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HindustanTimes Tue,23 Sep 2014

Sitaram Yechury

It’s pay back time
Hindustan Times
New Delhi, November 22, 2010
First Published: 23:54 IST(22/11/2010)
Last Updated: 16:59 IST(21/5/2011)

Speaking at the Hindustan Times Leadership Summit, Prime Minister Manmohan Singh exuded confidence about the rate of growth of our economy. He said: “Last year it was 7.4%, this year I am confident the economy will grow at 8.5% and the next year 9-10%.”  Such confidence comes notwithstanding the concerns over the recent downward trend in industrial growth.  This has touched a 16-month low of 4.4% in September.  The Index of Industrial Production (IIP) slipped to 4.4% from 8.2% last September and 6.9% this August.  What is more worrying is the fact that growth in the production of capital goods is tending towards becoming negative. This reflects a contraction in our potential for industrial activity. The finance minister has said that this declining trend, “is a matter of concern”. 

More important is to see where the benefits of economic growth are going. Currently, the overall rate of inflation is around 9%, higher than the prime minister’s confident assertion of an 8.4% economic growth rate. In real terms, the common people are suffering  with the inflation rate in essential commodities being close to 14%. For most Indians, this growth rate, thus, means little in real terms.

The National Sample Survey Organisation (NSSO)  has estimated that the unemployment rate rose exponentially in 2009-10 to 9.4% from 2.8% in 2007. Even among the employed, only 16% have a regular salary.  43% belong to the so-called self-employed category and 39% is casual labour. 

The declining livelihood status of the vast majority of our people is reflected in their state of health.  The National Family Health Survey — 3 (NFHS) has shown a worrisome decline compared to the findings of NFHS-2. The percentage of children aged between 6 to 35 months suffering from anaemia rose from 74.2 to 79.2%. For married women in the age group of 15 to 49, this rose from 51.8 to 56.2%. 

This is the health status of the aam aadmi while  astronomical sums of money are being looted through the various scams. Irrespective of how the current impasse in Parliament over the demand for a Joint Parliamentary Committee (JPC) to probe into the massive 2G spectrum scam unfolds, it is clear that the country is being pushed deeper into the murky morass of crony capitalism, notwithstanding the PM’s declarations that India can ‘ill-afford’ crony capitalism. 

Actually, crony capitalism is a tautology. Capital in its urge to maximise profits invariably seeks to bend, if not violate, all rules and regulations. Nepotism in awarding contracts, sweetheart deals in disposing off public properties (like, for instance, the outrageous sale of the public sector unit Balco and Centaur Hotel, Juhu, Mumbai by the earlier NDA government) and creating illegal and new avenues for money laundering and looting public resources are some of the forms that crony capitalism takes. The capitalist State puts in place certain rules and institutionalises regulators to ensure adherence to these rules in order to provide a level playing field for the capitalists. However, given the fundamental nature of capitalism, where the big fish eat the small ones, these rules and regulations are pushed to the limits of violation. Capitalism inherently breeds cronyism.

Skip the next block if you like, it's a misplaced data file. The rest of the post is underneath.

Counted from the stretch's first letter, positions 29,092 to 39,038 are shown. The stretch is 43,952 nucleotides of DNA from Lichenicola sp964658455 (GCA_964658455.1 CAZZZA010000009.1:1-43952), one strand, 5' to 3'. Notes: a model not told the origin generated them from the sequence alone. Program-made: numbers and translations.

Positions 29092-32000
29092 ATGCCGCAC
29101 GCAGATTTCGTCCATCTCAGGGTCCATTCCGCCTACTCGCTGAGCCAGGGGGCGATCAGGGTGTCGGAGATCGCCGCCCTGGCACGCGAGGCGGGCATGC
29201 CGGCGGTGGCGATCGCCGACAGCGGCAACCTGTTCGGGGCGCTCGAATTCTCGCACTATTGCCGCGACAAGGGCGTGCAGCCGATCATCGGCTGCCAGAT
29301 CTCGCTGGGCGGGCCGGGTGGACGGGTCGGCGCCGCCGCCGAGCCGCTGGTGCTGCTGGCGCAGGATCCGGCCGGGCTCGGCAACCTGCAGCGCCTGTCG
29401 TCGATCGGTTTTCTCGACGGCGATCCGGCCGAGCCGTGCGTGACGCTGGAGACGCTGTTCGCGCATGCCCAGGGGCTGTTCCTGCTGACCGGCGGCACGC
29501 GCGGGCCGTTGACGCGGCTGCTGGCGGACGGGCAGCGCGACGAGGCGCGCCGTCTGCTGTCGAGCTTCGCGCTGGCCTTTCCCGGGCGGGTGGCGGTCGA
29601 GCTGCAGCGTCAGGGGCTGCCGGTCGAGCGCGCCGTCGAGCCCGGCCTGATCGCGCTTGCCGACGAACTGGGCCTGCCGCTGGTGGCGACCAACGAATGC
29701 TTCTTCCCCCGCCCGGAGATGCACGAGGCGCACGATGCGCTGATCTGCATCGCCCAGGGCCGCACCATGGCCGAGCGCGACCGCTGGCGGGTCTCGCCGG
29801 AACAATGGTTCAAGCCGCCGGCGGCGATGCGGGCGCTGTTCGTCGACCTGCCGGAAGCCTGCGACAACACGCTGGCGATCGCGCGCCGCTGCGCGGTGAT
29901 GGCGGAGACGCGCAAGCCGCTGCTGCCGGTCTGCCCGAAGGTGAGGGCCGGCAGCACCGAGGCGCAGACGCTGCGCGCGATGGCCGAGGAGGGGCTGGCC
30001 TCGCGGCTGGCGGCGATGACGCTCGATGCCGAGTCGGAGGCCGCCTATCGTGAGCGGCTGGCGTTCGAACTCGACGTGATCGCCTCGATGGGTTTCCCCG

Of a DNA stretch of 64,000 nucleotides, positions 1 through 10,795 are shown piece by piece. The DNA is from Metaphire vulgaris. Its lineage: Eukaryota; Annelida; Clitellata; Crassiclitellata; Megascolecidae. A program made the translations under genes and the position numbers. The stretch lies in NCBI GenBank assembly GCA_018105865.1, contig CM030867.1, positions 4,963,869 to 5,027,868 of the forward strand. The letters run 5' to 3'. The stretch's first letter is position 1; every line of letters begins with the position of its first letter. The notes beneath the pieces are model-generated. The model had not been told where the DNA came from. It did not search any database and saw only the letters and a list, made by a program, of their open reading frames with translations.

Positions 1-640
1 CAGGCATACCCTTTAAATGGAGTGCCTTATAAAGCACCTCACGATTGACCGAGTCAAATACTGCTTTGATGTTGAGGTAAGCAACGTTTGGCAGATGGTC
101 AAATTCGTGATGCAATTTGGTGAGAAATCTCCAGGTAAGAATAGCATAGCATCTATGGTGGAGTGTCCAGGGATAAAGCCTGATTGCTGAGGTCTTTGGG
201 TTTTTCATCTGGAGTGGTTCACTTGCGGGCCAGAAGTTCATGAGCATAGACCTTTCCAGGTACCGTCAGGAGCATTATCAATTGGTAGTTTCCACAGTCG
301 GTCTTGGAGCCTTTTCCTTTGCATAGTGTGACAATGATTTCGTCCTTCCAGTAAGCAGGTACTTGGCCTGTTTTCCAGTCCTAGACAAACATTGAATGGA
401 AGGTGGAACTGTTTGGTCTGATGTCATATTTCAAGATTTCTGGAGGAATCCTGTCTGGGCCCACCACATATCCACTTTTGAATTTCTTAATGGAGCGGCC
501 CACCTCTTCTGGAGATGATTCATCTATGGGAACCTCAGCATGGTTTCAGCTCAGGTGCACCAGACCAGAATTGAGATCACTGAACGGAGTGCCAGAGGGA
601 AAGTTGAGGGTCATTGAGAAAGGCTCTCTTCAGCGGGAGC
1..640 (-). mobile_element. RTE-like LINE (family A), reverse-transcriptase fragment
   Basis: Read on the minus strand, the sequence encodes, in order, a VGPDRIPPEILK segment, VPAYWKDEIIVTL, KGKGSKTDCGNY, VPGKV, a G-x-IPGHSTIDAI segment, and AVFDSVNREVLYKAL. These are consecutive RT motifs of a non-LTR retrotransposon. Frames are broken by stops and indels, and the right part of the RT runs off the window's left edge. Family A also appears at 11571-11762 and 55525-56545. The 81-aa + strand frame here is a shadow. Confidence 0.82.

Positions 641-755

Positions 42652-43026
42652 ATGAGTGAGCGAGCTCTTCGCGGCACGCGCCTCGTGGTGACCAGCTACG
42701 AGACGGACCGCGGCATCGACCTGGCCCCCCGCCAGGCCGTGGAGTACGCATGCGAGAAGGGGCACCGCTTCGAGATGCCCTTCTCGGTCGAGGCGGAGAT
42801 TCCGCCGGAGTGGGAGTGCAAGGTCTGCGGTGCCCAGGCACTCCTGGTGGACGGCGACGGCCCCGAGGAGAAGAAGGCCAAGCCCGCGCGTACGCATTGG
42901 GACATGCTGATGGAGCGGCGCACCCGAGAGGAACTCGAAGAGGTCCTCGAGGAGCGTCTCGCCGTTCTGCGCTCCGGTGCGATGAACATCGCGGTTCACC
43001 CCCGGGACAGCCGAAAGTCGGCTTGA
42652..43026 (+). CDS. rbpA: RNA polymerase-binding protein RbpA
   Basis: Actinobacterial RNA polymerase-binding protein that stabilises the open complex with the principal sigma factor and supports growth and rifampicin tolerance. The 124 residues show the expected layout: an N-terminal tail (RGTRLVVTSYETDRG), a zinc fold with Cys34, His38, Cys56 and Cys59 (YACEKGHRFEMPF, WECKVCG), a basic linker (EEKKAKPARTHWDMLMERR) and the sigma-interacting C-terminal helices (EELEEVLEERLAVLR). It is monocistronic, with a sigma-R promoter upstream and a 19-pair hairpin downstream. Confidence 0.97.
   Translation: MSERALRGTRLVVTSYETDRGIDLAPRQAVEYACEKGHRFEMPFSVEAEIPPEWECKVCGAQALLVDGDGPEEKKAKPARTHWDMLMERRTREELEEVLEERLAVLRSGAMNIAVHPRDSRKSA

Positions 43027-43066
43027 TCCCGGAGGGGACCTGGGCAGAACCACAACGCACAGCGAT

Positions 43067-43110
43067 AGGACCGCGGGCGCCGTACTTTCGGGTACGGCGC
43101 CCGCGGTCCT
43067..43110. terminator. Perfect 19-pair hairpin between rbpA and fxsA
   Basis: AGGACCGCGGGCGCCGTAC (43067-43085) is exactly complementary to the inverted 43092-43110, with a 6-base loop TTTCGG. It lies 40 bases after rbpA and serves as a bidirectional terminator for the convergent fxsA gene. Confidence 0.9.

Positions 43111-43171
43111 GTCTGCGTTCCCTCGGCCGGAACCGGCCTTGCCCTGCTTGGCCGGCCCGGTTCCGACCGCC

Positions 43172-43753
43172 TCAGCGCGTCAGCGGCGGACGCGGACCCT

In countries like India, late entrants into the global capitalist system, (particularly when it embraces the neo-liberal economic trajectory of globalisation) such cronyism becomes all-pervasive, trapping in its web government institutions, indeed, the entire government itself. This has been the case in the current 2G spectrum scam, with the Supreme Court now dragging in the prime minister and his office. 

Probing the 2G spectrum scam is not only in the interest of upholding political morality. This is absolutely essential. The probe, however, must also result in recovering to the national exchequer the loss estimated by the CAG to be of a mammoth R1,76,379 crores. All those who have been allocated the 2G spectrum at throwaway prices must be made to retrospectively pay the difference. The benchmark can be the auction price of the 3G spectrum available in the public domain. The licences of those corporates who refuse to do so must be cancelled and these must be freshly auctioned. 

Again, the recovery of these monies, unscrupulously looted, is not only to reassert public morality. This recovery is much needed to improve the livelihood of the vast mass of the Indian people. It has been estimated that to provide all Indian families (APL and BPL) 35 kg of foodgrains at R3 a kilo, it would cost an additional food subsidy of R84,399 crores. The loot in the 2G spectrum scam is nearly double of what is required to provide food security to all Indians. Or, for that matter, education for all is estimated by the National Institute for Educational Planning and Administration (NIEPA) to cost R34,000 crore annually for the next five years or a total of R1.7 lakh crores. This is less than what has been looted in the 2G spectrum scam. In fact, the scam accounts for nearly eight times the R22,300-crore health budget for this year.

A government that continues to wear the pretence of concern for the aam aadmi must be forced to speedily uncover the manner in which such a colossal loot of our country’s resources has taken place. Further, the government must be forced to recover this loss and use these huge sums of money to provide the much-needed food security, education and health for  our people. 

Sitaram Yechury is CPI(M) Politburo member and Rajya Sabha MP

The views expressed by the author are personal


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